South African Committee Begins Work on POIB

29 October 2010

The committee considering the controversial Protection of Information Bill in South Africa delayed the start of its detailed consideration of the bill over a procedural matter as thousands marched in opposition to the bill.

Parliamentary action on the bill is expected to resume Nov. 1. The  “snag” was described in an Oct. 29 by Thabo Mokone in The Times as concerning whether the bill was properly “tagged.”

Mokone explained: 

Tagging refers to the classification or categorising of a bill for parliamentary processing depending on its implications for national and provincial governments. If a bill contains proposals that could affect provinces, it should be processed by both the National Assembly and the National Council of Provinces.

Cecil Burgess, chairman of the ad hoc committee processing the bill, told MPs that parliament has obtained legal opinion on the tagging of the bill.  But that opinion could not be released until National Assembly Speaker Max Sisulu returns on Nov. 1 from China to sign off on it, Mokone reported.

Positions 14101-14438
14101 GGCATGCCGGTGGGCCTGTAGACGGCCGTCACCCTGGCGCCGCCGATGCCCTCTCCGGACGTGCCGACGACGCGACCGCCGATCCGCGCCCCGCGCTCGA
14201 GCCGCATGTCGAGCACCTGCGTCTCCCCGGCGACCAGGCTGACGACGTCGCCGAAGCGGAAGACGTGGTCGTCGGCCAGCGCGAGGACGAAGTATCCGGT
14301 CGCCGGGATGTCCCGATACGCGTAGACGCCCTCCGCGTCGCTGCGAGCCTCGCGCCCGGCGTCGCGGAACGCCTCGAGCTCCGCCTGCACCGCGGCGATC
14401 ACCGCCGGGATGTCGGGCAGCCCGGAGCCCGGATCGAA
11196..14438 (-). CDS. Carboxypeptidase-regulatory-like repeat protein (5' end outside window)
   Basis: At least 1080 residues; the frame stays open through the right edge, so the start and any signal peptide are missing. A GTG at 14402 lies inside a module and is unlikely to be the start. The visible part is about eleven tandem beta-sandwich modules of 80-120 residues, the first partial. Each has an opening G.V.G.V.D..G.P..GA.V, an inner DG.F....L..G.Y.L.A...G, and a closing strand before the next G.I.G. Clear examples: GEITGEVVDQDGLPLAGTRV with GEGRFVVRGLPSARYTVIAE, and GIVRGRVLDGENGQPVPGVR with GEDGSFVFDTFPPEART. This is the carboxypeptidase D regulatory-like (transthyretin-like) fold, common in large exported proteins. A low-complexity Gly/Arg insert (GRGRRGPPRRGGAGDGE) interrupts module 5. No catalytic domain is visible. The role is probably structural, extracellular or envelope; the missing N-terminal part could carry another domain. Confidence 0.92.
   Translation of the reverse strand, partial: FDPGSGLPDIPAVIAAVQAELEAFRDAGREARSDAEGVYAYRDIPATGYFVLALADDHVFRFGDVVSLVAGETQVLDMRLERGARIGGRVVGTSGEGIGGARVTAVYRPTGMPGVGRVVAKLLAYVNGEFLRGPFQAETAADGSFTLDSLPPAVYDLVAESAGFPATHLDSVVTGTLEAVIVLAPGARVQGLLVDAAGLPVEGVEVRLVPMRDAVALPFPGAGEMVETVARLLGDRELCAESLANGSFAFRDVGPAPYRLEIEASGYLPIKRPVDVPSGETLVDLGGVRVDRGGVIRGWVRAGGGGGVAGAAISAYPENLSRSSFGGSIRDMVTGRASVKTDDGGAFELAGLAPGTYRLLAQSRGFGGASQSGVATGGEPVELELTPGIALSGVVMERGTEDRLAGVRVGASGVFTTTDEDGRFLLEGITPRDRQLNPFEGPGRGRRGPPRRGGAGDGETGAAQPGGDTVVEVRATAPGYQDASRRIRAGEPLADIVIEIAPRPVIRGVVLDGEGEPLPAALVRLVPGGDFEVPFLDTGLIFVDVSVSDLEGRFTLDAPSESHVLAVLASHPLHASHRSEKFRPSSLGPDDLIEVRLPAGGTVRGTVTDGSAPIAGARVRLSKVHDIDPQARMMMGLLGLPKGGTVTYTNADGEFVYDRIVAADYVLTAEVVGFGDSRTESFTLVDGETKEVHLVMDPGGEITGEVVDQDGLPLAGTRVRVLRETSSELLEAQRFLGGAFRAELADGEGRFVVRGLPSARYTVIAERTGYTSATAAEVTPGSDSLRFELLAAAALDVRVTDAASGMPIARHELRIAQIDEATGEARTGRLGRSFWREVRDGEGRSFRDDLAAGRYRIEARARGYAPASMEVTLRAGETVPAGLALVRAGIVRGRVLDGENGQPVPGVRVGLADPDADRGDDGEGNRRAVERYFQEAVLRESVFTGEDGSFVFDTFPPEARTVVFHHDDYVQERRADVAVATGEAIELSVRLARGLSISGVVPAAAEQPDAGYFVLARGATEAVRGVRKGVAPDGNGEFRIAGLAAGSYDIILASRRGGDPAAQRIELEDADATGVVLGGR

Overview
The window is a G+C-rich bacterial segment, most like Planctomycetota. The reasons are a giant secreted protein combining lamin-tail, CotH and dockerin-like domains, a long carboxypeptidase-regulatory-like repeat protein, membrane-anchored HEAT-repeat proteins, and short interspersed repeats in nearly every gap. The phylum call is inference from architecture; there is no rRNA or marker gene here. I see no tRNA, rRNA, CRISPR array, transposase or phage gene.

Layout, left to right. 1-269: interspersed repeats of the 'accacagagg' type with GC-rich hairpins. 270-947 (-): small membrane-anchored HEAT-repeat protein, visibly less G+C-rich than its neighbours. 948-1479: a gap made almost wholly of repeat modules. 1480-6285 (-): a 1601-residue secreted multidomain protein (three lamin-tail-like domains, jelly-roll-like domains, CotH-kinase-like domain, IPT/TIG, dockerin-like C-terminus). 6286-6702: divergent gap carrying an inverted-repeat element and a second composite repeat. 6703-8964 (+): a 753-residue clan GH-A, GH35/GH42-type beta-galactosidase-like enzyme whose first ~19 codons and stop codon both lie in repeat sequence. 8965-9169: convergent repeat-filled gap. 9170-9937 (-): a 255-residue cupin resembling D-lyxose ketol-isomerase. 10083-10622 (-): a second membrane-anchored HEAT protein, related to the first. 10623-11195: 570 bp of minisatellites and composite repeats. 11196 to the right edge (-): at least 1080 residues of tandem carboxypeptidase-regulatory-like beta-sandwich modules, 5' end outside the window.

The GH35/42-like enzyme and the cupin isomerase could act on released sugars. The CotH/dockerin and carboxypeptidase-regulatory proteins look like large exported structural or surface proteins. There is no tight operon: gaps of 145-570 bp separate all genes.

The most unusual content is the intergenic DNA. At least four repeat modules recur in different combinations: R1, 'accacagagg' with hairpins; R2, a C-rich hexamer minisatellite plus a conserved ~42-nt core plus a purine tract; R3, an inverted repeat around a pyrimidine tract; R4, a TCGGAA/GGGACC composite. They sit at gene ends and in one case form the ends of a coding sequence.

But Democratic Assembly MP Dene Smuts said the bill is was applicable to provinces and municipalities and called in incofrrectly tagged.

During the week, opponents of the bill protested it in Johannesburg, Durban and Cape Town.  On Oct. 27, there was a march on Parliament.

 The Right2Know coalition in a statement said:  

Inside the halls of Parliament today, our demands have finally started to reverberate. R2K notes a first discernable shift in the tone of the ad-hoc committee processing the Bill. In particular, ANC MP Vytjie Mentoor’s statement that “you cannot sacrifice human rights at the altar of state security or the altar of secrecy” signals hope for a counter-current to Ministry of State Security, whose securocratic preoccupation has dictated the tone of the debate in the committee to date.

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